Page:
The stammering over the white buzzword of the century, ‘reconciliation’, and the wordplay, in which the word is broken into two syllables makes for a poignant irony. Separating the two syllables deconstructs the word, the practice and the philosophy behind Australian reconciliation. The Latin prefix ‘re’ literally means, ‘again and again’; and, ‘conciliation’, the action of stopping someone being angry; placation; the buzzword, the movement and the philosophy are laid bare as shallow, patronising discourse that spins around and around. It may be a ‘feel good’ for white Australia – a way for some to feel they have ‘come to terms’ with nation’s bloody past, but as Whittaker’s poem illustrates;
That dawdling off-trend meme,
white guilt. To survive among it, well,
it’s naff to say, but compul –
– sory to do.
The Reconciliation movement does not address the day to day inequity of Aboriginal peoples, especially those out of sight of the big cities; and has very little positive impact, if any at all, on many Blak communities.
Such wordplay unifies BlakWork, and energises Whittaker’s laser-eyed commentary on the contradictions and schisms of settler colonial society’s continued attempts to manage and control Australia’s First Peoples. For example, beneviolence, is written entirely in capitals to replicate the shouting, officious tone of government paternalism expressed through policies, procedures and state-engineered interventions in to the daily lives of Aboriginal people, such as, the 2007 Northern Territory Intervention, the Close the Gap campaign, and, the Reconciliation movement and many more.
THIS IS GOOD FOR YOU!
THIS IS FOR YOUR GOOD. YOUR OWN
GOOD. THIS IS FOR YOU.
The whole poem is built of repetitions like this. These messages promise nothing and deliver nothing. They echo, all too uncomfortably, the shallow, hollow rhetoric of ‘Aboriginal management’, of paternalism and benevolence. Such interventions and policies are violent, cause violence and perpetuate violence, because they are veiled in the language of generosity.
Many poems in this collection make use of the space of the page, and play with word order, punctuation and many other conventions of usage. Two poems in the section sovwork are set out as what at first appears to be jumbles of words that are not laid out on the page in conventional left to right, line-by-line form. ‘Fieldwork’ is set out in the familiar form of a Find-a-Word grid. But most of the words, written lengthways across the wide-side of the page, are not English, or any other recognisable language:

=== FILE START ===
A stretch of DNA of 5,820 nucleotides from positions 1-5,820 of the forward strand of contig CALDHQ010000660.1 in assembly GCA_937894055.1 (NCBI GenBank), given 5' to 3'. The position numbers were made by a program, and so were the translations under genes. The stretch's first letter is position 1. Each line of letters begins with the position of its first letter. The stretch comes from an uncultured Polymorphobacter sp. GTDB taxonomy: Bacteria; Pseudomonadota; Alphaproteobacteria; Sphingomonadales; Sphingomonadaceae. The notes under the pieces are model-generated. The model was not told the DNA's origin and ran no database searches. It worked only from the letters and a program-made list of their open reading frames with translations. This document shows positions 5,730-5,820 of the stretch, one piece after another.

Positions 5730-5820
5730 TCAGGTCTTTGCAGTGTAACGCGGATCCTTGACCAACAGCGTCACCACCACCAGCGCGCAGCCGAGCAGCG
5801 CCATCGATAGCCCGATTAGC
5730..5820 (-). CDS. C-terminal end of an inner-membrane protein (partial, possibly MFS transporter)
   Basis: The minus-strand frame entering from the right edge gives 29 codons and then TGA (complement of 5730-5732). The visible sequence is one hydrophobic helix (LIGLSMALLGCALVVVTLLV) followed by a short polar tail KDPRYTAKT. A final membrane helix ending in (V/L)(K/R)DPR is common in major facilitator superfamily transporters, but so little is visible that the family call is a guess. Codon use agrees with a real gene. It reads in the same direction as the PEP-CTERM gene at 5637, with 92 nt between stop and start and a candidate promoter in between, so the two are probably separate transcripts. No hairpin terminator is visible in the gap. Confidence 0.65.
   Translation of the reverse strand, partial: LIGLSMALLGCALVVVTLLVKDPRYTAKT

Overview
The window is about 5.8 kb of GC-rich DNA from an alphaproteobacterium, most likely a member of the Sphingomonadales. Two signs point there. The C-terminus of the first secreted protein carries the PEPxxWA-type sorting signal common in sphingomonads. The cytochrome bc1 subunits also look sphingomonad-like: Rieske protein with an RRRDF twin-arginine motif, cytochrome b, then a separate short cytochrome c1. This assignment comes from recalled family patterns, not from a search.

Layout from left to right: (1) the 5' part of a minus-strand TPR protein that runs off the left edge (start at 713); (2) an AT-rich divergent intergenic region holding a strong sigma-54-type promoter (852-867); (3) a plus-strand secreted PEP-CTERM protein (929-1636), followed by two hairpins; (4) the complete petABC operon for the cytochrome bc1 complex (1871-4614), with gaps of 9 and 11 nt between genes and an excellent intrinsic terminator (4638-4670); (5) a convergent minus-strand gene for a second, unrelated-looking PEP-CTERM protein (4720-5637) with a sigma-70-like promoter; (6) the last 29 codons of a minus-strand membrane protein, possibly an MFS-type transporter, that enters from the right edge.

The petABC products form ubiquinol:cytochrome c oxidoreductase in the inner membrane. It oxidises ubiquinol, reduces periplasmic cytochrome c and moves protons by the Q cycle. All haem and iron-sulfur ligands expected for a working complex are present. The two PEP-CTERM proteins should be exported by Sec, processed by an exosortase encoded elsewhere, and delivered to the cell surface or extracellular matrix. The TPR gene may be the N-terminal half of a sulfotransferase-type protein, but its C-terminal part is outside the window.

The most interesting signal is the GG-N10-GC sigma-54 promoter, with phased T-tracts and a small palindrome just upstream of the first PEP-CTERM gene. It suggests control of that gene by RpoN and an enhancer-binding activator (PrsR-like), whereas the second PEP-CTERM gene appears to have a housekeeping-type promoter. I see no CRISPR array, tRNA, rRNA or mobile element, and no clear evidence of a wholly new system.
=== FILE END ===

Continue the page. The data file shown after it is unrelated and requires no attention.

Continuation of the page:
Gatcctccat attacaacggt atctccacct caggttga don’t tctcaacaa ggaaccattg ccgacatgag actagttaggt mind
There is a hidden message that slices through the jargon of research fieldwork about the communities in which the data is collected, and not for the community itself.
Don’t mind me, just here to answer questions never asked. are you really an old culture? why are your sinuses so big? don’t ngara I’m just ngiilay with questions no answers but will build you keep you bularr
The inclusion of the Gamilaraay words make clear that this message is spoken by an Aboriginal speaker parodying a white researcher. ‘framework’, in the same section, is set on the page like a convoluted scaffolding. It’s a maze of buzzwords. How do you read it? What does it say? That’s the whole point. Other notable poems in this ilk are ‘Aboriginal land council’, ‘guesswork’, ‘teamwork’ and ‘ethnomathematics’.
Whittaker uses English as both an object of ridicule and a tool of empowerment. In subverting the conventional rules of usage, she makes it her own. In her hand, English does and says and tells a different story. Audre Lorde said that the master’s tools will never dismantle the master’s house. And they won’t. But Blak writers like Whittaker use these tools to carve out their own spaces to build other story – to re-story Country with the old stories, and to create new ones.